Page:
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New uses for milk jugs

By on May 27, 2009

milk jugs
photo by ivoryelephantphotography

The first three tips share ways to reuse milk jugs. How do you reuse them? Many people recycle them, but a large percentage are still hitting landfills. So it’s important to reuse them when possible and recycle instead of simply throwing them away. I shared additional ways to reuse milk jugs last year. I’m looking for more ideas on how to reuse milk-jug caps, too. If you have creative suggestions, let me know.

SAVE WITH OLD MILK JUGS: If you live in a cold climate, fill the milk jugs with water and freeze them outside in the wintertime. Fill up any extra space in your refrigerator or freezer with these blocks of ice, and your appliance won’t have to work so hard to cool all that airspace. There have to be some perks to living in a deep freeze. Sometimes the old ways are still the best. — Greg, Canada

MILK JUG LID CRAFT: I was surprised to see that someone else has taken an interest in milk jug lids. I am sending you a photo of my idea. I cut the center out of each lid, and crochet each with a simple chain stitch. Once I get seven of each color, I link those together. I’m not that great at crocheting, and this offers a simple way to make something that finally actually looks uniform. I hope you like it. –Mary Jo Fraley, Moody, TX
milk jug lids

MAKESHIFT CLOCHE: In spring, I reuse plastic milk jugs in the garden. In order to get a short jump on the growing season, I plant heat-loving vegetables as early as possible. I can get a two-week jump on the season by placing a plastic milk jug over each of the plants. Just cut off the bottom, and place over the plant. I leave the cap off for better air circulation. You then have a mini-greenhouse! Remove as the temperature warms, and clean/stack/store in an out-of-the-way place. Often, I can get several seasons out of these milk jugs. — Kelly, e-mail

FRUGAL HOLIDAY DECOR: I repurpose plastic gallon milk jugs in several ways. I use them for driveway luminaries at Christmas. I leave the handle and top intact and the bottom bowl intact, cutting into the side and making a large opening. I fill partially with sand, and use a tea lite. Cutting the same way, I use the jugs as chicken feeders. I hang the jugs on the side of the chicken-wire cage, and the shape prohibits the chickens from sitting on the feeder. I never have dirty food or food waste with the milk-jug feeders. Also, since I make my own laundry detergent, I use cleaned gallon milk jugs to hold the homemade liquid detergent. — L. Zeh, e-mail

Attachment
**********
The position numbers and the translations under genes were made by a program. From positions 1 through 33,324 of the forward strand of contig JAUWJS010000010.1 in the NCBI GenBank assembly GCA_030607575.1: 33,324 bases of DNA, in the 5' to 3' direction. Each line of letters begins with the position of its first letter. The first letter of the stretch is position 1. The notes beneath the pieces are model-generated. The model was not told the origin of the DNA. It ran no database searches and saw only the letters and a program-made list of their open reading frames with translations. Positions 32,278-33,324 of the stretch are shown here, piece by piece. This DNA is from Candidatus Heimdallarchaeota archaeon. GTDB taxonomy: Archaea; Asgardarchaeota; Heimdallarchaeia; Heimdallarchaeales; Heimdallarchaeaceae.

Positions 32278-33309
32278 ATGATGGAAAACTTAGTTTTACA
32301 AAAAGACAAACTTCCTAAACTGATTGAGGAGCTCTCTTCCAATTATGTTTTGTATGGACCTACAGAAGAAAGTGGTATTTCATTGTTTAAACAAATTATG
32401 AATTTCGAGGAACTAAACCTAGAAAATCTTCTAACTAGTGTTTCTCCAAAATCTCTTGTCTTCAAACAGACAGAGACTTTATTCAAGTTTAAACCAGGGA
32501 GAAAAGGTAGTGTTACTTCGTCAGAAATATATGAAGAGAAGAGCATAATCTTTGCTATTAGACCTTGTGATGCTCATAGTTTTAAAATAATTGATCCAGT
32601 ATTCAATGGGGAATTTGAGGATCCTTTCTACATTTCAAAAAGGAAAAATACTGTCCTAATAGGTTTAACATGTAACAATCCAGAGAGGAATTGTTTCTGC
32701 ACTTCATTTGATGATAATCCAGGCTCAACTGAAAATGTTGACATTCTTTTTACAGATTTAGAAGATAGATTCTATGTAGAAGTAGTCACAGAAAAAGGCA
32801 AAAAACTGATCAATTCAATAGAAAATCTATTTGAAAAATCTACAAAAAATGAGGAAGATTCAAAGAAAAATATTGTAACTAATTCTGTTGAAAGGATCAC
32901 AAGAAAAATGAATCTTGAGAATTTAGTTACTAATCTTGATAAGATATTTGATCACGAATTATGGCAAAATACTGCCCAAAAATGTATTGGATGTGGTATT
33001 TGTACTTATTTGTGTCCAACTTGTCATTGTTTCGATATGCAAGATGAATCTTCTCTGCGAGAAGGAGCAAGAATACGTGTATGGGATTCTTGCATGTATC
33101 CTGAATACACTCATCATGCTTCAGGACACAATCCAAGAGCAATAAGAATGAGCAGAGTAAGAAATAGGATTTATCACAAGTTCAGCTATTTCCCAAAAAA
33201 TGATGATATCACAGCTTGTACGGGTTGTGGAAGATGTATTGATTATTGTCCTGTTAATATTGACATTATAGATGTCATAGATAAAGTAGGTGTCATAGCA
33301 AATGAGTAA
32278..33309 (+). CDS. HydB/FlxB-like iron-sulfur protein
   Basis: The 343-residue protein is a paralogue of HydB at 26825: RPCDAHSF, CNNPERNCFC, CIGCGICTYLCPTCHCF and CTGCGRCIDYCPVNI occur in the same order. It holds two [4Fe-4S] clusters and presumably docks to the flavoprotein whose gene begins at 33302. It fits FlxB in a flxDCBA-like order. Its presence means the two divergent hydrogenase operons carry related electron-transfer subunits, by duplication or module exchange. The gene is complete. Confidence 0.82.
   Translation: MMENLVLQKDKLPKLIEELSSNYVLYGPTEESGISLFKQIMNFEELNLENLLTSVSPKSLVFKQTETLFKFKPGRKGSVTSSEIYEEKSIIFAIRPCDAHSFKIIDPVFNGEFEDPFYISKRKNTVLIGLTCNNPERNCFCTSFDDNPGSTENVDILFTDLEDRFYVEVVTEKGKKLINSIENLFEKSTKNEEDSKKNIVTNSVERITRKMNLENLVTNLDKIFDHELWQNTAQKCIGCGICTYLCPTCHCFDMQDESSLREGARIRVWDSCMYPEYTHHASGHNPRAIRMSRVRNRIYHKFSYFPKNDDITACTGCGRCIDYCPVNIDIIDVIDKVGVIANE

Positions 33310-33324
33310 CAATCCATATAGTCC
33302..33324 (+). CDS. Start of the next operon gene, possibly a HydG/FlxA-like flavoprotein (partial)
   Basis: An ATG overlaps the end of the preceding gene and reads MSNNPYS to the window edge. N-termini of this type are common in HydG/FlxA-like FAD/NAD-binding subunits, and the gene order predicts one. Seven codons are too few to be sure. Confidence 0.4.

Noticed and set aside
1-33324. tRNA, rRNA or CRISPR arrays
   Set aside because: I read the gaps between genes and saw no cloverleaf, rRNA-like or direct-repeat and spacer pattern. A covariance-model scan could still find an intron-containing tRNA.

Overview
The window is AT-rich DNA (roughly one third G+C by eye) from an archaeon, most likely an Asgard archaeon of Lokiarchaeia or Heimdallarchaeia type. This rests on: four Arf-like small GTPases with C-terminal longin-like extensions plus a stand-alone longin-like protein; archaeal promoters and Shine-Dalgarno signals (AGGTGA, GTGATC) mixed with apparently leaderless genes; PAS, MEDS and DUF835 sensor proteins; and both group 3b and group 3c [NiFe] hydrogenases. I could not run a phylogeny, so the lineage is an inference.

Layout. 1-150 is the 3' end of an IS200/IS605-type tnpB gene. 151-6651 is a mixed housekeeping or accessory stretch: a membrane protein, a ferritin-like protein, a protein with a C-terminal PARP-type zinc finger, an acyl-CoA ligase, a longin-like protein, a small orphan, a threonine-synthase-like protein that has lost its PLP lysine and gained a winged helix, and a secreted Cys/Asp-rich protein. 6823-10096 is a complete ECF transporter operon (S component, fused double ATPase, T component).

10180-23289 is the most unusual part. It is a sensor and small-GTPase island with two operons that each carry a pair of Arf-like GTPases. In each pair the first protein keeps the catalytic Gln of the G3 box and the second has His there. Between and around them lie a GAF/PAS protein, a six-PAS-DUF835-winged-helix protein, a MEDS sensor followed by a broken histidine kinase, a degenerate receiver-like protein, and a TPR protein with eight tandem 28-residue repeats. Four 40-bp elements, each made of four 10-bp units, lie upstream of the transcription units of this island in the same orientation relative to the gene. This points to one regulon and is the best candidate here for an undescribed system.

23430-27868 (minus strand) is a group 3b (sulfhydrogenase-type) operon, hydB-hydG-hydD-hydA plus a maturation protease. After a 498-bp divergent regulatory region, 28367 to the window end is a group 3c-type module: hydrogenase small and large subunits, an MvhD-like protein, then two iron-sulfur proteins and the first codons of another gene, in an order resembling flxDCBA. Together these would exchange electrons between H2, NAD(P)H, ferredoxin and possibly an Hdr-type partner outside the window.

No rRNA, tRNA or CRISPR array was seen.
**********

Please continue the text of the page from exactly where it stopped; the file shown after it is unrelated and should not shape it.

BABY-FOOD-JAR PHOTO HOLDER: Cut the photo to the height of the jar, roll photo a little to go in, put in upside down, let unroll, paint lid if wanted, and place with lid down. This looks great with a grouping with different-sized jars. Add a candle in a jar in the middle of all the photo jars! — Cindy, Michigan

PERFECTLY SHAPED TORTILLAS: A great method for getting lovely, consistently round tortillas without a tortilla press is with a round pizza pan. Grease the pan, grease one hand, and press lightly as you slowly (or quickly) spin the pizza pan. You can use fingertips, the ball or palm of your hand or whatever technique is most effective for you. I was able to get tortillas of a consistent thickness and roundness for the first time using this method. Learned it from my Honduran tia (aunt). — Stevi, e-mail

HANDY SHAKER: I use empty spice bottles with the shaker top to store toothpicks in vehicles, on the table or anywhere I might need toothpicks. It’s so easy to just take off the lid and shake the bottle and out pops a toothpick. — Louise, Canada


  1. cristy

    6/10/2009 at 12:44 pm

    i use the jugs to store beans, and rice in the work out great

  2. Barbara

    7/16/2009 at 11:23 pm

    I use milk jugs for funnels. cut into and turn upside down to use as funnel. Skrew lid back on and can use as a large scoop for grass seed, kitty litter ect. Use to haul water to flower beds too.

  3. Darlene

    2/3/2010 at 6:42 pm

    We use the plastic gallon milk jugs for ice. We use a lot of ice in coolers in the summer – so we wash out the milk jugs really good and fill with water (be sure to not fill completely to leave room for expansion)and throw them in the freezer. We have an old upright freezer in the garage which in mainly for the ice. Then when we need the ice we just use a hammer (use the side of the hammer so it won’t pound a hole through the jug) and beat the frozen jug to crush ice. We use a utility knife and cut a V-shape to pour the ice out of the jug. Saves a lot of money. Those bags of ice are rediculously expensive.

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